Category Archives: entertainment

TV Series “KINGS” Based on Bible’s King David and Saul Story

Those  watching the TV series Kings are witnessing a rare event–a series based on a story in the Bible.

Kings chronicles the downfall of an evil king and the rise of a young man of humble origins, destined to ascend to that very throne. Of course, this is the story of Saul and David, found in the book of   I Samuel.

I couldn’t help but wonder just how close the writers of the show were following the story.  They have Rev. Samuels taking the prophet Samuel’s part in the story.  King Saul has become King Silas, who is an ex-general like Saul was.

David, the shepherd king, has become David Shepherd, a young man in the army who takes out an enemy tank named “Goliath” and becomes a national hero.  This earns him, like in the Bible, a spot in the king’s court.  Instead of playing the harp to soothe the king, David is a pianist.  He falls in love with Michelle, the king’s daughter, whose character parallels Michal, Saul’s daughter.

I certainly don’t blame the series’ producers for wanting to adopt this story.  The rise of King David is a wonderful story.  I would hope that it will prompt viewers to go back and read the original story in the Bible.  There is so much revelatory truth to be received.

Setting the Scene in  I Samuel

In I Samuel, we find the children of Abraham, Isaac, and Jacob already in the Promised Land of Canaan, being persecuted by the Philistines around 1060 B.C.  God has allowed this because of their sins.

Instead of loving and reverencing the LORD (Yahweh), they ask His prophet Samuel to anoint for them a king, like the other nations around them.  Here the people want to have one of their own rule them as king and not hearken to the prophet of God, who had been guiding them for decades.

The LORD (Yahweh) speaks to Samuel, Do what the people want.  They have rejected Me–not you.  But warn them from Me as to what their new king will do to them (I Samuel 8: 5-9).

So Samuel told the people: King Saul will “take your sons” and put them in his army to fight foreign wars.  He’ll have you fabricating “instruments of war.”  He will “take your fields” and tax you and “give it to his servants.”  He will, in other words, redistribute your wealth.  He’ll make you his servants (8: 10-18).  Sounds eerily familiar, as in what President Obama is doing and will do.

But the people loved their new king, and rejected the man of God’s warning.  And so, Samuel anoints Saul to be king of the 12 tribes of Israel.  Saul was a “choice young man,” standing taller than most.  But he did evil in the sight of the LORD, fulfilling all that was prophesied of him.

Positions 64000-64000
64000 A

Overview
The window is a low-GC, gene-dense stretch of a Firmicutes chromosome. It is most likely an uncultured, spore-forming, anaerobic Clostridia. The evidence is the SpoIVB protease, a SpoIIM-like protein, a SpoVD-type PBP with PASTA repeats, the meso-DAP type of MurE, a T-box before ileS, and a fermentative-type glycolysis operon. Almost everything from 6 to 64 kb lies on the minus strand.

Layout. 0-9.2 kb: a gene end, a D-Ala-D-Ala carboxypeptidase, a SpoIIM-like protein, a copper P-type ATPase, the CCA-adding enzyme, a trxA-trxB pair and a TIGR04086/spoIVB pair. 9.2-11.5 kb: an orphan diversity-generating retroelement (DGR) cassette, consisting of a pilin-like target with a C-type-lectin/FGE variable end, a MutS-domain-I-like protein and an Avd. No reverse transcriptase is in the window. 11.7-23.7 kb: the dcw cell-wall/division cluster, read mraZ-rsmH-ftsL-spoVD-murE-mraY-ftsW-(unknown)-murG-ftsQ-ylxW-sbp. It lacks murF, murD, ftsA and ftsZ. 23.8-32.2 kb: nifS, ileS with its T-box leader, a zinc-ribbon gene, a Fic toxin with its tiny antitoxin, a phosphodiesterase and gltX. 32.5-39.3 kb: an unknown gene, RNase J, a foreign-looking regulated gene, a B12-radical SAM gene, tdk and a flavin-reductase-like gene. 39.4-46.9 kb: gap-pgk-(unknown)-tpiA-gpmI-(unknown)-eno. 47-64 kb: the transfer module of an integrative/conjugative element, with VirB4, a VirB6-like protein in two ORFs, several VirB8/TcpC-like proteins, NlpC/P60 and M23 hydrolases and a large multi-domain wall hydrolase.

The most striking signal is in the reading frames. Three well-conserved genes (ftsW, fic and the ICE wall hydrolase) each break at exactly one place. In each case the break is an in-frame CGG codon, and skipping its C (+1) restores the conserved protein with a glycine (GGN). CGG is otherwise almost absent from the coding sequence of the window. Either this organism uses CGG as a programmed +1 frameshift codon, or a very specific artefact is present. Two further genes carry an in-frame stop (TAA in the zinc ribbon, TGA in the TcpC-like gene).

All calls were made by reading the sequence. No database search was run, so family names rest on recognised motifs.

This Speaks to Our Day

The parallels are striking.  By studying divinely inspired writings, we may clearly see our own time.  For the scriptures are applicable for us in the latter days.

Our current President is like King Saul.  He carries himself like a king.  He is popular, trusted, and well-spoken, but he serves the interests of men who are against the principles of our forefathers, as Saul did.

Like Saul, his origins are tainted.  I think of Barack Obama sitting in Jeremiah Wright’s church, soaking in those spewings of hate, prejudice, and resentment for twenty years.  Whatever a man joins himself to, that he becomes.  For “how can two walk together except they be agreed?”  And yet, the sheeple still follow blindly this new “anointed” king Obama.

Oh, how America has fallen from the precepts of our ancestors.  And we, like they of old, will pay the price.

But out of the ashes will arise the spiritual sons and daughters of God, who will help Him usher in His Kingdom that will supplant the current puppet-masters’ world government scheme.

So, yes, study the story in I Samuel.  For it speaks to our day, of a new King coming, of which David, the shepherd king, is a type.  Christ, the Anointed One, shall return.

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Filed under end time prophecy, entertainment, King David, One World Government

Untraceable: A Movie Review with a Christian Perspective

   Let’s see.  You take a computer wiz with a grudge against a society that he feels doesn’t care.  Then watch the geek’s hatred transform himself into a serial torturer/murderer/exhibitionist.  Yes, he puts the horror live on his website for all the world to see.  The catch?  The more the masses clamor to see the victims writhing in agony, the quicker the death comes.

     The killer says to one of his victims, “I’m not killing you.  The people clicking on to the website are to blame.  If no one wanted to view your death, then you wouldn’t be dying today.”  The cruel madman seems to take more of a sadistic pleasure in implicating society in the murders than the killings themselves.

     Diane Lane plays Jennifer Marsh, a recently widowed FBI cyber-agent who tracks down internet criminals, and, of course, gets heavily involved in this particular case.

En route to the predictable ending, we must endure three slow, gruesome murders.  We viewers of this movie are not alone for 15,000,000 people in the movie click on and view it with us as we see the counter rushing the poor victims to oblivion.